f5fridayMost of the time when we think about (and honestly, talk about) “programmability” of app services (in the network) we end up illustrating its potential by using load balancing or perhaps app security.  That’s because the possibilities seem endless for those services, with countless examples to be found.

But the power of programmability associated with app services – the “software defined” piece of Software Defined Application Services (SDAS) – is not relegated to just load balancing and app security. It can also be applied to other app services, like DNS.

I know, DNS is not often associated with app services but it is. It’s use today is almost exclusively to direct users to the right location of an app on the Internet. It’s an app service, translating IP addresses into much more interesting (and memorable) host names.

And it’s vulnerable. Right now.

The Internet (or at least parts of it) got pretty upset by the notice that BIND (probably the most ubiquitous DNS implementation on the planet) was vulnerable to CVE-2015-5477. It would probably get more attention (and the entire Internet upset) if it had a snazzy name like “Stagefright” or “Heartbleed” but DNS is used to being left out of the spotlight that way.

It is getting noticed, however. Just not by the kind of folks you invite to the data center for a tour.

Ars Technica is reporting the vulnerability is being actively exploited and the accompanying article contains more information on how to grep through those logs to find out if you’re under attack.

Now that you know that, you might wonder what to do. Well, there is a patch – that’s always best way to address a vulnerability. 

That said, what caught my eye was a statement in an article (that shall remain nameless and linkless) claiming “There’s no specific way to protect against the attack, other than installing the patch immediately.”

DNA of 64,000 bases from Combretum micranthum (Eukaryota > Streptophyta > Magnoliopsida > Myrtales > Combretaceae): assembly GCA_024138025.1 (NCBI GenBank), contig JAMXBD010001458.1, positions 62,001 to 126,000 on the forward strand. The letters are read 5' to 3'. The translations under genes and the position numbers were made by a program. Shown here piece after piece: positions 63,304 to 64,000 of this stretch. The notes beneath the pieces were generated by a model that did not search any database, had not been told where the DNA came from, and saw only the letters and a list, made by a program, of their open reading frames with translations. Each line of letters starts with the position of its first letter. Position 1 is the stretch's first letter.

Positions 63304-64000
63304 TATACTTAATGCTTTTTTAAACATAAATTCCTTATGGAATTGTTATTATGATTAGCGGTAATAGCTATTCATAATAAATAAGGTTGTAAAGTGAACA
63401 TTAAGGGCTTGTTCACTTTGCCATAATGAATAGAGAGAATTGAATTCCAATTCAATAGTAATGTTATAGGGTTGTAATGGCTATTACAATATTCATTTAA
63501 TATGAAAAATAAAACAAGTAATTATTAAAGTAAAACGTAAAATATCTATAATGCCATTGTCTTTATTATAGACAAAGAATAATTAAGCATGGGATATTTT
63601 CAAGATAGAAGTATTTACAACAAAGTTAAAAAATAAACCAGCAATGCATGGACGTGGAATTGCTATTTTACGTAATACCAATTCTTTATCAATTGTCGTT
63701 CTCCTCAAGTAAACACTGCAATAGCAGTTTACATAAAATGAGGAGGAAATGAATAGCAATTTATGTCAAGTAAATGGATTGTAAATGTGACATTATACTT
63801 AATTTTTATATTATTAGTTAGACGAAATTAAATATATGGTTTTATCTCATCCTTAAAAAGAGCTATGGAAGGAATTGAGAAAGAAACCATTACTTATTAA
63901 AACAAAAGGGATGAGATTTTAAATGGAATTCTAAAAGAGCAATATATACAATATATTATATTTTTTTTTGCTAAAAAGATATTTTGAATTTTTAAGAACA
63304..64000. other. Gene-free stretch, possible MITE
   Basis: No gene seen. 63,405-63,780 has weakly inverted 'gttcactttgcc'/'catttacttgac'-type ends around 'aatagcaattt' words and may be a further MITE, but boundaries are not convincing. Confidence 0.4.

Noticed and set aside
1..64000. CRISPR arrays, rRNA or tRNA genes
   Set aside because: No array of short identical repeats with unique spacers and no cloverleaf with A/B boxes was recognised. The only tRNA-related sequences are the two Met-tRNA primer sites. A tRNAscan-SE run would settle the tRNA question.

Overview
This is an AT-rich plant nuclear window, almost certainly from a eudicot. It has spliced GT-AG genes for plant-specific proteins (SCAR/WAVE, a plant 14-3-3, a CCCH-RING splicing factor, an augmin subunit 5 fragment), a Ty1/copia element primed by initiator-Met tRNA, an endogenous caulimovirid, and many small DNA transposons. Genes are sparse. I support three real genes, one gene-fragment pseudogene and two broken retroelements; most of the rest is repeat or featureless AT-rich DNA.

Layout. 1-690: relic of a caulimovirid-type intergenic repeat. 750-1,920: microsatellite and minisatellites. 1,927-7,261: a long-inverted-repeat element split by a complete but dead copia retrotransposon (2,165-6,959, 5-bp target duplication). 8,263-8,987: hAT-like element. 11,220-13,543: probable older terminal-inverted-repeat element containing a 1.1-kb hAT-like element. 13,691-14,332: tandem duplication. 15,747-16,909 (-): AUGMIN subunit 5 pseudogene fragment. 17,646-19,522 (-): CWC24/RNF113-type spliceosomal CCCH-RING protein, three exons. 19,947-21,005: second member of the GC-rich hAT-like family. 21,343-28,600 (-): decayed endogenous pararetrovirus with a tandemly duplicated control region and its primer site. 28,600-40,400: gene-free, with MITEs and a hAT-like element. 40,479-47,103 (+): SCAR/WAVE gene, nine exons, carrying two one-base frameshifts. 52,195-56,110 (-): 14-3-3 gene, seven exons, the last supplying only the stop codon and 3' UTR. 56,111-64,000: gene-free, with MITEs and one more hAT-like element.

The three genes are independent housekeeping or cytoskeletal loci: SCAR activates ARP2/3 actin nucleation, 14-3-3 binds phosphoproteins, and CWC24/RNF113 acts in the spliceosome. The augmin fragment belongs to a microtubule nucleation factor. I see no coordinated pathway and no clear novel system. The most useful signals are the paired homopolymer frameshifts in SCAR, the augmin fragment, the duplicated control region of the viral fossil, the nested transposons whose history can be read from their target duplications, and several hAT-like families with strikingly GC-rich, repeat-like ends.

Actually, there is. Which brings us to the point of this post: programmability.

BIG-IP DNS is just as programmable as the other app services that make up the “Availability” services in F5 Synthesis. Those are load balancing and global server load balancing, if you were wondering. DNS is critical, CRITICAL I say, to availability. Without DNS most mobile apps would simply stop working because they depend on importance data path programmability 2014DNS to locate its data-center counterpart for login and status updates and what-have-you. Without DNS most people would assume the Internet was broken because they don’t actually memorize the IP addresses of the sites they frequent.

And when that DNS is either served directly by or virtualized by BIG-IP DNS, well, it’s also programmable. It’s got a full set of DNS related rules that can aid in just the situation we find ourselves in today: a vulnerability that threatens it.

A very short rule (really, it’s 6 lines and that’s counting the closing braces required) will simply reject any DNS “TKEY” request. Go ahead, you can check it out right here on DevCentral. 

That’s important to know in case you can’t patch immediately for any number of reasons that often cause delays in patching platforms – especially in large organizations. The blast radius from a patch gone bad in the network to any critical service (like DNS) can be daunting enough to encourage a more cautious approach. That’s one of the reasons programmability is an invaluable tool in the security toolbox – because it allows for immediate virtual patching of a vulnerability until the service or platform or application is patched through normal channels.

The ability of organizations to use programmability of app services to respond to threats like this (and others) is important. The majority of respondents in our State of Application Delivery 2015 report (spoiler: and again in our upcoming 2016 report) placed a high level of importance on just this capability and no doubt they take advantage of it to tailor application services to address the unique challenges every organization eventually faces – as well as the shared challenges posed by vulnerabilities across the application and infrastructure stacks.